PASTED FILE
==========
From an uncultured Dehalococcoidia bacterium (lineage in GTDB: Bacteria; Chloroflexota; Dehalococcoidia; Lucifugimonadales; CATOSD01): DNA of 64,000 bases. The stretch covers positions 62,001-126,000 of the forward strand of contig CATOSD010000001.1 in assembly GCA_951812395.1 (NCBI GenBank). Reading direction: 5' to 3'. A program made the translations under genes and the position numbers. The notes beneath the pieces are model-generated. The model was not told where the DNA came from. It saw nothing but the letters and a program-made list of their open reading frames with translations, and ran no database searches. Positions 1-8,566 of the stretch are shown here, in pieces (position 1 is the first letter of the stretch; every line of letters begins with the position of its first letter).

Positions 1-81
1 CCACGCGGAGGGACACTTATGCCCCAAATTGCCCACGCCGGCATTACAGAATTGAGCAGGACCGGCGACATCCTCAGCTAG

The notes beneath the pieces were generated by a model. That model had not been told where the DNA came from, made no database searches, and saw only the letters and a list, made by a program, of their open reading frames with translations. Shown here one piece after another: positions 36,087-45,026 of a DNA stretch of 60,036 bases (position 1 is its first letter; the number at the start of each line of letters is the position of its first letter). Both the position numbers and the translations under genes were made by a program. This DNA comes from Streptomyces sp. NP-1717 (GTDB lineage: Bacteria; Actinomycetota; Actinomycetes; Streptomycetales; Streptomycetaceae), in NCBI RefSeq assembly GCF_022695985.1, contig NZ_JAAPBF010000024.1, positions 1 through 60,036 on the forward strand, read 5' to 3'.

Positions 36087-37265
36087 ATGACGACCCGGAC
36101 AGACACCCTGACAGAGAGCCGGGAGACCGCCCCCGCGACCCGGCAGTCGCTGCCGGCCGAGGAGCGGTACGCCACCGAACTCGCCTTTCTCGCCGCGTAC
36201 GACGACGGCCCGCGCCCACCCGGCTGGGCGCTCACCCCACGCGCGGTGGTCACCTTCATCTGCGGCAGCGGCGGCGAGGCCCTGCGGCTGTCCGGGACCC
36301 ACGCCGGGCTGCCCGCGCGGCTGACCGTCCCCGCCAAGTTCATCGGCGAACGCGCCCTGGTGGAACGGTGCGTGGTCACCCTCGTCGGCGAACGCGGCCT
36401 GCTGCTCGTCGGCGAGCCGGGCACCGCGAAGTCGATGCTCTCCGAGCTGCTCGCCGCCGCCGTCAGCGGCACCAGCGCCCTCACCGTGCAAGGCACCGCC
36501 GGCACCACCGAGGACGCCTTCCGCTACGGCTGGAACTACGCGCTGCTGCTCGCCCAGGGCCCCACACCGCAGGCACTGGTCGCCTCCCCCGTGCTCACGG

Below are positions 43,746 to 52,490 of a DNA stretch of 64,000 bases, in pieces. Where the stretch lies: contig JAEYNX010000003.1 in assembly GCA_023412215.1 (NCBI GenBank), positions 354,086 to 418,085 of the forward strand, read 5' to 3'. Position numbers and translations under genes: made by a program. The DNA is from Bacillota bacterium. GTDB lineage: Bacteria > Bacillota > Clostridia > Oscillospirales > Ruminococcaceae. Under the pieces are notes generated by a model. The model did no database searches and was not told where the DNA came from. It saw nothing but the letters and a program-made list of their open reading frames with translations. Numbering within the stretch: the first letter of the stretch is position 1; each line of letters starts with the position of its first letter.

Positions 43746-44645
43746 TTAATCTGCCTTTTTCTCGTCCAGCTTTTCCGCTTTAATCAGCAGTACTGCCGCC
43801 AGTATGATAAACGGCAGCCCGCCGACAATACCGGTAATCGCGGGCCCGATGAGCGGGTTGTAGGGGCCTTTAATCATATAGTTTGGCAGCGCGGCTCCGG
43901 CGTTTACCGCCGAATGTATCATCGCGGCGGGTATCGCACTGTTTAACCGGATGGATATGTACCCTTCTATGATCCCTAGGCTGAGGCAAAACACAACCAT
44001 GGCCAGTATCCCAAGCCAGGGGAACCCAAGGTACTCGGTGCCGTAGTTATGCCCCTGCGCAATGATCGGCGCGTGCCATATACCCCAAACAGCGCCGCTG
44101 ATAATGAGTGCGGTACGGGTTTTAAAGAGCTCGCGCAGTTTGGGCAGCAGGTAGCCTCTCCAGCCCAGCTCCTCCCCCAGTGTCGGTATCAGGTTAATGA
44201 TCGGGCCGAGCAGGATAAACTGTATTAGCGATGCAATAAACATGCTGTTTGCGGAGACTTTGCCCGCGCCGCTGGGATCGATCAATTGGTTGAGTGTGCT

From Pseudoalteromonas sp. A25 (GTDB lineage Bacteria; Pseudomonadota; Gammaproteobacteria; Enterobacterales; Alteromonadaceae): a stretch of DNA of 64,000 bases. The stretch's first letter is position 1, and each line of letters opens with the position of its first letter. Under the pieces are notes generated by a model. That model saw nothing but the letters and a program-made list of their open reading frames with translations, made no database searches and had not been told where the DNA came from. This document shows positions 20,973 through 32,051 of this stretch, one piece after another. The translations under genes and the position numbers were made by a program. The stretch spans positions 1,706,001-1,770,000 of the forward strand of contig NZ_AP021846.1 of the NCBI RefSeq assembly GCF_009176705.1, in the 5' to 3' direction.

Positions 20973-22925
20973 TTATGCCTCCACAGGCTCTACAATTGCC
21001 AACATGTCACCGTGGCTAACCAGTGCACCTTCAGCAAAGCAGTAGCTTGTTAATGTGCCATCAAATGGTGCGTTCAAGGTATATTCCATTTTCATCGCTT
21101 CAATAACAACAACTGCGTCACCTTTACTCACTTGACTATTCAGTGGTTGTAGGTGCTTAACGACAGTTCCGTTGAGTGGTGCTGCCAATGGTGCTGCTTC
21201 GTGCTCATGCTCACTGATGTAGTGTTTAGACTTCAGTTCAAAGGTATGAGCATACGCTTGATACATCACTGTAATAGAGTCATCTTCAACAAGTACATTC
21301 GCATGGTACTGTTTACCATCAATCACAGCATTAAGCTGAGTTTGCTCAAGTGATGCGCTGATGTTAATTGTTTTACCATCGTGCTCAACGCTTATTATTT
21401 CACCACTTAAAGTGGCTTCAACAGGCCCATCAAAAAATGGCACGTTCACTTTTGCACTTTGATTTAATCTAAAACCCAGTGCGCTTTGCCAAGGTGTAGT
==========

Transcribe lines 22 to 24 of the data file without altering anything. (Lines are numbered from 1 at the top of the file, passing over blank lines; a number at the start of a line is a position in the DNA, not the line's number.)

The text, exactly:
20973 TTATGCCTCCACAGGCTCTACAATTGCC
21001 AACATGTCACCGTGGCTAACCAGTGCACCTTCAGCAAAGCAGTAGCTTGTTAATGTGCCATCAAATGGTGCGTTCAAGGTATATTCCATTTTCATCGCTT
21101 CAATAACAACAACTGCGTCACCTTTACTCACTTGACTATTCAGTGGTTGTAGGTGCTTAACGACAGTTCCGTTGAGTGGTGCTGCCAATGGTGCTGCTTC